employment elasticities for b + d (joint effect in Table 5) are close to zero in
specification 4, which suggests very little measurable effects from indexed
minimum wages. However, the coefficient for indexation itself is very large
and significant (0.333) in the wage regression. These results are consistent
with either of two hypotheses (1) employers anticipate the changes and act
prior to the changes, or (2) there is insufficient variation in minimum wages in
the indexed states to estimate these elasticities robustly. Probably more consis-
tent with (2), the hours elasticity is negative, but with large standard errors in
our preferred specification, but there is an implausible large and positive effect
on the introduction of indexation on hours. The imprecision and fragility of
these results is likely the result of the fact that seven of the ten states with
indexation are in only two divisions. Consequently, the amount of variation
used to estimate these parameters is quite limited.
Overall, we find the baseline results robust to the restriction of the sample
to non-indexed wages, which (along with our dynamic evidence) suggests that
anticipation effects do not drive our baseline elasticities. However, given the
limited number of states that have indexed, and their spatial clustering, we are
not able to estimate precisely the differential effect of a given increase in mini-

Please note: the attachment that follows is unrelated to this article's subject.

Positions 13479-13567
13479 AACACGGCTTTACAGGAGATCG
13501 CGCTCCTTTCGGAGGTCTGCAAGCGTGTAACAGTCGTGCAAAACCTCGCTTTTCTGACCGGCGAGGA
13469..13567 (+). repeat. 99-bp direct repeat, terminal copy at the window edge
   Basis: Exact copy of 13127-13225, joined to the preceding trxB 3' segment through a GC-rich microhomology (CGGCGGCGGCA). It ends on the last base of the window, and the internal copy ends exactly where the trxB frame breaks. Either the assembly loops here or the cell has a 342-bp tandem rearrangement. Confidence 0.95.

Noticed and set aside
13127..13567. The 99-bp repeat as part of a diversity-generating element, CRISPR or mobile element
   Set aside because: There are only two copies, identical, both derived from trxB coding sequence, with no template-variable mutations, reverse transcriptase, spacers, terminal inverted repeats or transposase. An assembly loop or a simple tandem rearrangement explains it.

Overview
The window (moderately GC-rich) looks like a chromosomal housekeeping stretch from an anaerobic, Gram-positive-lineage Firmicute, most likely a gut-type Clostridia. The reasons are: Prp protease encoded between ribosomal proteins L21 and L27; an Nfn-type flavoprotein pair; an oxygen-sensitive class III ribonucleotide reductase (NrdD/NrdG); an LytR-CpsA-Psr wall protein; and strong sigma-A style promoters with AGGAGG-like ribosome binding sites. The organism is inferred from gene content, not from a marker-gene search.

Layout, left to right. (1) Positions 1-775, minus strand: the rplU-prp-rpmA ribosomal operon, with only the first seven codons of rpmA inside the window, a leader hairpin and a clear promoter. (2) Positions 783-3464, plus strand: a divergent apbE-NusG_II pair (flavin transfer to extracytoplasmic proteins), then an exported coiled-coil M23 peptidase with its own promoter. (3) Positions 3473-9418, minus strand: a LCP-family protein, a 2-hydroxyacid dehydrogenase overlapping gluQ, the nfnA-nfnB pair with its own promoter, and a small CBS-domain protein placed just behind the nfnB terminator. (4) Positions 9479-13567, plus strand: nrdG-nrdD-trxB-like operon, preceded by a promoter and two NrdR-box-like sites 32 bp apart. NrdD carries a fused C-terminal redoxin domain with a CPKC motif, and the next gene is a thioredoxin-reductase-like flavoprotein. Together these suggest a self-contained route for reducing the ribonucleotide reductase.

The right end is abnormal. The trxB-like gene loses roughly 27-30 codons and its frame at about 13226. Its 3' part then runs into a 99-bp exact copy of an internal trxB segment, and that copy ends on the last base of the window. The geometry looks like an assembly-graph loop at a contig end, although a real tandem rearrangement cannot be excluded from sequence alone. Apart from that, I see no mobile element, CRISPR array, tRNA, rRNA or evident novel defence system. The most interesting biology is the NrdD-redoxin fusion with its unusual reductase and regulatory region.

mum wage when it is fully anticipated versus when it is not. Unless indexation
is adopted in states in other parts of the United States, additional years of data
are unlikely to be of much help in identifying the differential effects of
indexed versus non-indexed wage increases using our within-division identifi-
cation strategy.
Minimum Wage Effects by Gender, Race, and Ethnicity
Figure 3 displays employment rates among teens by gender, race, and
ethnicity over the period 1990–2009. Three main patterns stand out, each with
implications for the effects of minimum wages on specific groups. First, male
teen employment rates lost ground relative to female teen employment rates in
every race and ethnicity group. Second, employment rates are lower among
minorities than among whites; since whites, blacks, and Hispanics are not
equally distributed across states and Census divisions, estimates of minimum
wage effects for each group may be affected by inclusion of controls for
spatial heterogeneity. Third, employment rates for black and Latino teens seem
Do Minimum Wages Really Reduce Teen Employment? / 227
to be more pro-cyclical than the employment rate for whites. Together, these
indicate that spatial heterogeneity of business cycles coupled with selectivity
of states with minimum wage increases may be important in estimating
minimum wage effects for non-white teens.
Other factors may also be at play. A standard explanation of the lower
employment rates among minority teens suggests that they are less skilled and
experienced than other teens. Minimum wage increases will then have a
greater impact on such groups, especially insofar as employers adjust to higher
minimum wages by substituting toward higher skilled groups. The prediction
is that minority teens will experience higher earning effects and greater disem-
ployment effects, relative to all teens. An alternative view suggests that barri-
ers to mobility are greater among minorities than among teens as a whole.
Higher pay then increases the returns to worker search and overcomes existing
barriers to employment that are not based on skill and experience differentials
(Raphael and Stoll 2002).
To investigate these issues, we estimate our four different specifications on
specific gender and race⁄ ethnicity groups. We begin by discussing minimum
0.10
0.15
0.20
0.25
0.30
0.35
0.40
0.45
0.50
0.55
1
9
9
0
1
9
9
1
1
9
9
2
1
9
9
3
1
9
9
4
1
9
9
5
1
9
9
6
1
9
9
7
1
9
9
8
1
9
9
9
2
0
0
0
2
0
0
1
2
0
0
2
2
0
0
3
2
0
0
4
2
0
0
5
2
0
0
6
2
0
0
7
2
0
0
8
2
0
0
9
White male White female Black male